According to the complaint, Noom:
Fails to disclose to customers that its trial period automatically converts to an auto-recurring membership;
Misrepresents that customers will be able to cancel their enrollment by “simply letting their coach know”;
Fails to tell customers that regardless of whether they sign up for a trial period, they cannot access Noom’s service without an app-enabled smartphone;
Fails to disclose that though customers can sign up for a trial period on its website, the trial membership cannot be stopped from converting to an auto-renewal subscription unless they have a smartphone;
Fails to relay that automatic renewal will be triggered even if a customer never accesses Noom during the trial period or downloads the app;
Misrepresents that the trial period is “no risk” despite knowing many end up unwittingly enrolled into Noom’s auto-renewal program;
Fails to tell customers they will not be assigned a human coach during their trial period, but rather will interact with an automated computer bot;
Fails to disclose customers will not be able to cancel their trial memberships—or even contact Noom for any other reason—via email, mail, fax, phone or online;
Fails to inform customers the auto-renewing charge assessed immediately after the trial period ends is an advanced payment for multiple months of memberships; and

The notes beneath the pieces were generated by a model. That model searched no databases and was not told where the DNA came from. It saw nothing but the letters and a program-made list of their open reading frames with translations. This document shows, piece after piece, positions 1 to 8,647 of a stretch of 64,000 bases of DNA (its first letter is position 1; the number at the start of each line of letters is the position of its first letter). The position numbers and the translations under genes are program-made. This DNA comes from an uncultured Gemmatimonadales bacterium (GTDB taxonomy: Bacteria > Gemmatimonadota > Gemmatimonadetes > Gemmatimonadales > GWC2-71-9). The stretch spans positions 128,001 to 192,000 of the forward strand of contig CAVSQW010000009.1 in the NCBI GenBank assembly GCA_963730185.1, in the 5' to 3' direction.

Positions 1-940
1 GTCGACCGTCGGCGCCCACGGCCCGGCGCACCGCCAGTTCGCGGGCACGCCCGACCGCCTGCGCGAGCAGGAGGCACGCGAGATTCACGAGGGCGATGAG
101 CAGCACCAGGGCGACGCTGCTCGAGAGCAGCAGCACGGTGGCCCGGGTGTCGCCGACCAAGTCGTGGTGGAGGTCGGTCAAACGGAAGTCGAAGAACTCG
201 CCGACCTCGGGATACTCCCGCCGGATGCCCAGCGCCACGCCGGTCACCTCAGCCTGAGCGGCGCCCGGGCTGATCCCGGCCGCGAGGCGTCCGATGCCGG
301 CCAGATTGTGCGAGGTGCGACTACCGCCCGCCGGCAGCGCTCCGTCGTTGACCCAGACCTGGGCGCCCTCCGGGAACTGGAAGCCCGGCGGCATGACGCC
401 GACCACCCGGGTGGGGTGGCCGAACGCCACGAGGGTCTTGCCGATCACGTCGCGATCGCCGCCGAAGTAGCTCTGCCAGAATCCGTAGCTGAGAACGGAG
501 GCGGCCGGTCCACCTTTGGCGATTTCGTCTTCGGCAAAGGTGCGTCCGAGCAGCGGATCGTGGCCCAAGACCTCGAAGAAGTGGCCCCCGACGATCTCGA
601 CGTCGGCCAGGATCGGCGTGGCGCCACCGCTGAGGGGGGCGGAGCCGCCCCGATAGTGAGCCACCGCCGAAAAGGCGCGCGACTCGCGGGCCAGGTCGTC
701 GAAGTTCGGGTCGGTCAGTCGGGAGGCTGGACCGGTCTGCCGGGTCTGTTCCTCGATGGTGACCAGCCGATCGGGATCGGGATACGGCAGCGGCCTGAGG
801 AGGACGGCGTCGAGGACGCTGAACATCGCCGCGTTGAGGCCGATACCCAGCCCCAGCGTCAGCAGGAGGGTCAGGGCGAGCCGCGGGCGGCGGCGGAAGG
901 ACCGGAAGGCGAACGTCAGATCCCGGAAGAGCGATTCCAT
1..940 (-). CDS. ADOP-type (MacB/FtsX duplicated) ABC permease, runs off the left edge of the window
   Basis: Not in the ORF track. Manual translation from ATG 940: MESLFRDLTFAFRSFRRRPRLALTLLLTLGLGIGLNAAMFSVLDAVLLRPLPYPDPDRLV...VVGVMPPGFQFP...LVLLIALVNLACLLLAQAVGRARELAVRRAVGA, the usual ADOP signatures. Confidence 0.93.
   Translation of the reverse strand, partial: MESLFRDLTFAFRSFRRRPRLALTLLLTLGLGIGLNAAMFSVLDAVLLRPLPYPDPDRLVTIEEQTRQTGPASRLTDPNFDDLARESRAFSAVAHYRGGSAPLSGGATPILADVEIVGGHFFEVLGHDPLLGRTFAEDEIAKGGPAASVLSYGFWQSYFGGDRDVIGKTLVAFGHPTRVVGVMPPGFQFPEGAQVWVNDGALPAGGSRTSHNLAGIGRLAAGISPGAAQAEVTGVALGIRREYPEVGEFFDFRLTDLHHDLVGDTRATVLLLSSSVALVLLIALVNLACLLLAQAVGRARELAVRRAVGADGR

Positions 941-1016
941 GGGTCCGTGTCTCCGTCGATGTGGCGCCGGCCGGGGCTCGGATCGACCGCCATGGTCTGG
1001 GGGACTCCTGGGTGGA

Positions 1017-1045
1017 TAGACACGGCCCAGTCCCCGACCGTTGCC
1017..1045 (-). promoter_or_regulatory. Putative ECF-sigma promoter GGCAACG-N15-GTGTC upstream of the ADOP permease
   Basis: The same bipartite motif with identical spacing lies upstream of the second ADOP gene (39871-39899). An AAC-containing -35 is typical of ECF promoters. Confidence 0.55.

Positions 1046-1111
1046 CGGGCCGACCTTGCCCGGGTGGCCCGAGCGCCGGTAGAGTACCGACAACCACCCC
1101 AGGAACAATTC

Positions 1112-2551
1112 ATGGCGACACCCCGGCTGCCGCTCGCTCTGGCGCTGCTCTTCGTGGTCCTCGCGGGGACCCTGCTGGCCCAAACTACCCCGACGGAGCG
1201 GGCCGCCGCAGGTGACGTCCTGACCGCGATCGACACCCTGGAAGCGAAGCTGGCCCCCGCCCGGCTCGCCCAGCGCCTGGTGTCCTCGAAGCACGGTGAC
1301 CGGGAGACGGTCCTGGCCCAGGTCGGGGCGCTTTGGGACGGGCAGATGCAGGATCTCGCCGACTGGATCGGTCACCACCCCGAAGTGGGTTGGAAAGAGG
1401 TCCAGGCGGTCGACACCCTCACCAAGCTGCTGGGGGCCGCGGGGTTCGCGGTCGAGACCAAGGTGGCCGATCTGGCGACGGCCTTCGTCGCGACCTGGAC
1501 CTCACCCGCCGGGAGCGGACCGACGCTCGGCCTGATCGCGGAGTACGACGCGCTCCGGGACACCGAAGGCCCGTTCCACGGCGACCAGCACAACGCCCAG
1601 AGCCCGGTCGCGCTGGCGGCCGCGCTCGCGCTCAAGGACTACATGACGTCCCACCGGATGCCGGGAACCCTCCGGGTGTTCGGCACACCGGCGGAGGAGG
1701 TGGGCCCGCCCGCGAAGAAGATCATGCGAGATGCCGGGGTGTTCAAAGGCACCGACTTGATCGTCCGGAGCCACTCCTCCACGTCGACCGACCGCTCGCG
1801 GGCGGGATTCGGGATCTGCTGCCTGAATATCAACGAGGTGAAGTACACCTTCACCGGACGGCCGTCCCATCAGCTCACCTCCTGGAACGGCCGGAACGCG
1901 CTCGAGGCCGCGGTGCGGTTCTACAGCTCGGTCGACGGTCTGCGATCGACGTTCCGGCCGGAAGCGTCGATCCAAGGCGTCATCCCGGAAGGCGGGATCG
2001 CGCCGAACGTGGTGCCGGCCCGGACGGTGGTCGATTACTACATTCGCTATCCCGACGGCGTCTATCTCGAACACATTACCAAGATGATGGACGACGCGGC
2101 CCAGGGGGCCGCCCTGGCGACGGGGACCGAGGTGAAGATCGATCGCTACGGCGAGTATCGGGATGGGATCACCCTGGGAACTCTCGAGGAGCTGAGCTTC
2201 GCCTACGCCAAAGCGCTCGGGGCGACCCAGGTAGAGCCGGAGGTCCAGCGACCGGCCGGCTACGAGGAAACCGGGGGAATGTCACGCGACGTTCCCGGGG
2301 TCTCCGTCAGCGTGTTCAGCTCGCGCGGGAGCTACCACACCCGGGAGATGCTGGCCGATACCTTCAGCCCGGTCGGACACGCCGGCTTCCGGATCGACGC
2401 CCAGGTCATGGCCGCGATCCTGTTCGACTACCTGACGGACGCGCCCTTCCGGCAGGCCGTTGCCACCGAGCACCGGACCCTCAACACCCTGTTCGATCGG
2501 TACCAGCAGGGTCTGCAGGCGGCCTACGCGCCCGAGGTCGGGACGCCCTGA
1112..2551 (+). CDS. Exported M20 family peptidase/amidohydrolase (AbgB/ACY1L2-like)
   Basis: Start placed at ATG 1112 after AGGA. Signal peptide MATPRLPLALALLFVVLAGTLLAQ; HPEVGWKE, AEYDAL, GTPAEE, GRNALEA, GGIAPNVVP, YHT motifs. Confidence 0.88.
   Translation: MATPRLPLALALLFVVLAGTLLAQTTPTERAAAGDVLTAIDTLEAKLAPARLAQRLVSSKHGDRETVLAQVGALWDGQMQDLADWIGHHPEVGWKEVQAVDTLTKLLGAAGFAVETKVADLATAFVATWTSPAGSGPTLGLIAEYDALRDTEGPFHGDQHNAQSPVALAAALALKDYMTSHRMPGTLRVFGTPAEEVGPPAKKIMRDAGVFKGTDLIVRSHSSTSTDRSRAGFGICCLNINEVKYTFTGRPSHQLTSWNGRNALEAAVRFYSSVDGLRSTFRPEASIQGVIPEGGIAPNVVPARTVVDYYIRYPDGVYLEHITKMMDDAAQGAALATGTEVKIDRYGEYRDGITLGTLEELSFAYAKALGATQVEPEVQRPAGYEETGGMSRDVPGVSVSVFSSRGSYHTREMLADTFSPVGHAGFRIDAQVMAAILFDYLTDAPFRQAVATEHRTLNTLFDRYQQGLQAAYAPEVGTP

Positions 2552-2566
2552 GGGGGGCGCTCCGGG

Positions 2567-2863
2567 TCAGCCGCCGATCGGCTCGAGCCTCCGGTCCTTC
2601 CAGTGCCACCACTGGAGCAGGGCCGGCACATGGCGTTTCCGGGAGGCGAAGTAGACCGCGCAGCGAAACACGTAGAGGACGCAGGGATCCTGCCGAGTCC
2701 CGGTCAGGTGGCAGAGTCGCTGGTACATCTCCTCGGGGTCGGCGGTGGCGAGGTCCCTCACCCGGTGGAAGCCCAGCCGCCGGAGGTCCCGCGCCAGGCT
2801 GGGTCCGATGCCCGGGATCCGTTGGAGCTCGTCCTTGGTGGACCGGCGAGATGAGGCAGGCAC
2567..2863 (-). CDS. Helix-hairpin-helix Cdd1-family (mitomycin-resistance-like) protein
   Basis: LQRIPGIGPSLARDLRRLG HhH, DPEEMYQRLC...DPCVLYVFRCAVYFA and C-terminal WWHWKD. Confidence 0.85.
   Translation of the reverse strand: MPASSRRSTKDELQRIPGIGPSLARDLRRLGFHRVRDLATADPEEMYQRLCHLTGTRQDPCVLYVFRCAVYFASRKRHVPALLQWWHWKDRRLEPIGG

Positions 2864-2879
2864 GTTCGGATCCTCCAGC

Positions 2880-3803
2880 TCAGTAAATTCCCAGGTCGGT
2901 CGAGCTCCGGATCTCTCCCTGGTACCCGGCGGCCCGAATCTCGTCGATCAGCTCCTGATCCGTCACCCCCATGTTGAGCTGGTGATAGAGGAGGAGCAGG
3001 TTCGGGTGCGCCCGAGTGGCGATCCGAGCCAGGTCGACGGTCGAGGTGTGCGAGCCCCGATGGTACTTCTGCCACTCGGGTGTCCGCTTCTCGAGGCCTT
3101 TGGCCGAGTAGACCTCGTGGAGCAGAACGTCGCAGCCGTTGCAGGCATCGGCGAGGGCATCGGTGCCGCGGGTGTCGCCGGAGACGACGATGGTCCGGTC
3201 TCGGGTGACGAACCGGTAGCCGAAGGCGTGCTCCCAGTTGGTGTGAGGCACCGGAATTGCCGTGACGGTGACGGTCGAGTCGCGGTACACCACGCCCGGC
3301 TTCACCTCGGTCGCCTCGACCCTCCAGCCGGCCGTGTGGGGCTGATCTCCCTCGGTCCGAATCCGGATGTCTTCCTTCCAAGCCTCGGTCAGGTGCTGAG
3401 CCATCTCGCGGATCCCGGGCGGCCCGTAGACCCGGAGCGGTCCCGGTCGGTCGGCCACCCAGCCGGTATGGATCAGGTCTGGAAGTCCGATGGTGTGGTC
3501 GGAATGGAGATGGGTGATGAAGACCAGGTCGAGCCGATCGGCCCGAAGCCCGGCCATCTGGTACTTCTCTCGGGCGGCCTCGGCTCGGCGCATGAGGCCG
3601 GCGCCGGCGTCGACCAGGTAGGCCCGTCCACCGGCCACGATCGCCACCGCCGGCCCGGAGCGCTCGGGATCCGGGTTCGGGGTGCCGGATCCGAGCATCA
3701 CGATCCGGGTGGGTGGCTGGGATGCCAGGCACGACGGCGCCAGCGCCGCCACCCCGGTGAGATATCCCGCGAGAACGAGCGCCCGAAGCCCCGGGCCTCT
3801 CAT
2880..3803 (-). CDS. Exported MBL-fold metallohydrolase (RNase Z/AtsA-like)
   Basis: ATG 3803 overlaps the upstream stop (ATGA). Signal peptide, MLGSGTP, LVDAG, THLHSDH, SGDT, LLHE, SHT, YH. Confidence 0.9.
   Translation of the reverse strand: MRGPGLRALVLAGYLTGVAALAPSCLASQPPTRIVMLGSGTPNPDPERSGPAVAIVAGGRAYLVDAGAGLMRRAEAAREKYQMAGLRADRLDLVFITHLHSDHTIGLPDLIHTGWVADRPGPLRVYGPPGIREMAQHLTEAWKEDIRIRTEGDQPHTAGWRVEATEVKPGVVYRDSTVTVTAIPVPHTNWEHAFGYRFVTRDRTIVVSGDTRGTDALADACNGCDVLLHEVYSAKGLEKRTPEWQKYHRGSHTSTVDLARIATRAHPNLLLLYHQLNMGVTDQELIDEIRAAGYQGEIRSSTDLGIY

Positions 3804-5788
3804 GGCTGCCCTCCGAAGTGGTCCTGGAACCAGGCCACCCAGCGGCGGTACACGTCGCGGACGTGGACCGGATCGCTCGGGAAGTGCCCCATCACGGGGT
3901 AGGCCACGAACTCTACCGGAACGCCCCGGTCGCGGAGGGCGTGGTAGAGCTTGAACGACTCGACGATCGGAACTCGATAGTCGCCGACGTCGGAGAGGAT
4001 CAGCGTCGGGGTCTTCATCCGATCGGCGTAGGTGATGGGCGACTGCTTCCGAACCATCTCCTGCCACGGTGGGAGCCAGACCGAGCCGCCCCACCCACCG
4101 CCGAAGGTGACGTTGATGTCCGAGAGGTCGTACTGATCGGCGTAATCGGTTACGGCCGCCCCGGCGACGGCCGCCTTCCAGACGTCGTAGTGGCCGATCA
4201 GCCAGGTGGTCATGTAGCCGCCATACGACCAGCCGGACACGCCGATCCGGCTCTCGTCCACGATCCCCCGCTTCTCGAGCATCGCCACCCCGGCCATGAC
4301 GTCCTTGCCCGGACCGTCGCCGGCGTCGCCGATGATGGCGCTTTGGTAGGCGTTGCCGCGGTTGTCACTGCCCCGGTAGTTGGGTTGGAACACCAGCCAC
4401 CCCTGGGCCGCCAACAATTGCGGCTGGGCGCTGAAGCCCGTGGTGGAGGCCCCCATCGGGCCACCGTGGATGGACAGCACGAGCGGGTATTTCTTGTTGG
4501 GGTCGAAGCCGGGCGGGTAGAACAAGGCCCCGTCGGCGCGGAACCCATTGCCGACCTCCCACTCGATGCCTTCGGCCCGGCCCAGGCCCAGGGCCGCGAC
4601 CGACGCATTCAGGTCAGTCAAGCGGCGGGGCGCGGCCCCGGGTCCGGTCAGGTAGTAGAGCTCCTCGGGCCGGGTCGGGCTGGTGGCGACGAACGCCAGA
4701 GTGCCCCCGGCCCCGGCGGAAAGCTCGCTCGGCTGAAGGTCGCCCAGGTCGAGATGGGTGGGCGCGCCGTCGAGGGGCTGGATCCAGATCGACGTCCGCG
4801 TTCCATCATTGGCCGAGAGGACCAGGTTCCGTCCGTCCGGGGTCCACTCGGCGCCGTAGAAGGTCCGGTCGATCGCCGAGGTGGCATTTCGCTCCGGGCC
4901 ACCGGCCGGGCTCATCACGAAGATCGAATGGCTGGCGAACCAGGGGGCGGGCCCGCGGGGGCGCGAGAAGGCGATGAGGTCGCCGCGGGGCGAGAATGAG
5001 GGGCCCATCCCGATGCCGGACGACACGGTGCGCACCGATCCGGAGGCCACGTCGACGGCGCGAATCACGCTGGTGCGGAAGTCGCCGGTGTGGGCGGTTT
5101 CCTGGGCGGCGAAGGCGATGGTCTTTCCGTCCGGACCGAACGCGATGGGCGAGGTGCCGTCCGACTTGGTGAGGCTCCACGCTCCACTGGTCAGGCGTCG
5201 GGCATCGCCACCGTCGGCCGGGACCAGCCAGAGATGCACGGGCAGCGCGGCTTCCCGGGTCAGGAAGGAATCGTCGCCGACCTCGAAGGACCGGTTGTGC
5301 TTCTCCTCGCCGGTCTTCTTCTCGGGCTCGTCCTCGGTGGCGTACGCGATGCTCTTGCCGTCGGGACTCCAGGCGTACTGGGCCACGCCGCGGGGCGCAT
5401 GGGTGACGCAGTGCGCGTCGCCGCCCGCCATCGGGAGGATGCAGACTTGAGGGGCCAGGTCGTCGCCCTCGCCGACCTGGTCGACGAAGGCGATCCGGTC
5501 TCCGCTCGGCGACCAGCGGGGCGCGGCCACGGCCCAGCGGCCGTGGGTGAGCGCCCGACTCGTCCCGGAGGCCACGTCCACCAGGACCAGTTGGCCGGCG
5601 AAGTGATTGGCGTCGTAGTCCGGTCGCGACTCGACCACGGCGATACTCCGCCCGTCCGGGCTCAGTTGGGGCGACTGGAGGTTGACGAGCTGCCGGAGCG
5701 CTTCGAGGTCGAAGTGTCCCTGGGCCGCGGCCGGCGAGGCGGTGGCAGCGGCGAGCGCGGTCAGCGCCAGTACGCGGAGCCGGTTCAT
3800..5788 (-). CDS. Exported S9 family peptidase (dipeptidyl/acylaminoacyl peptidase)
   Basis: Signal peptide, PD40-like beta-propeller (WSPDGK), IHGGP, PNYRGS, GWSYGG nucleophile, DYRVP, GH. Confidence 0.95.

Fails to adequately disclose to customers that the advance charge assessed after the trial period is non-refundable.
“In short, Noom actively misrepresents and/or fails to accurately disclose the true characteristics of its trial period, its automatic enrollment policy, and the actual steps customers need to follow in attempting to cancel a 14-day trial and avoid automatic enrollment,” the case reads.
On the last day of a customer’s trial period, Noom, rather than adequately disclose its auto-renewal program is about to commence, sends a message relaying that it “won’t be checking in anymore,” which contributes further to a reasonable consumer’s misunderstanding that their relationship with the company is about to end, the lawsuit says.
The plaintiff claims that she, like other Noom customers, was misled into signing up for a trial membership while unaware it would be converted to an automatically renewing subscription. Further, the woman claims she believed she was paying for unlimited access to personalized fitness coaching that Noom did not provide and ended up paying “well in excess” of the $10 billing amount she authorized for a 14-day trial.
Apart from Noom’s apparent misrepresentation of its trial period and subscription service is the company’s alleged obfuscation of its actual weight loss services.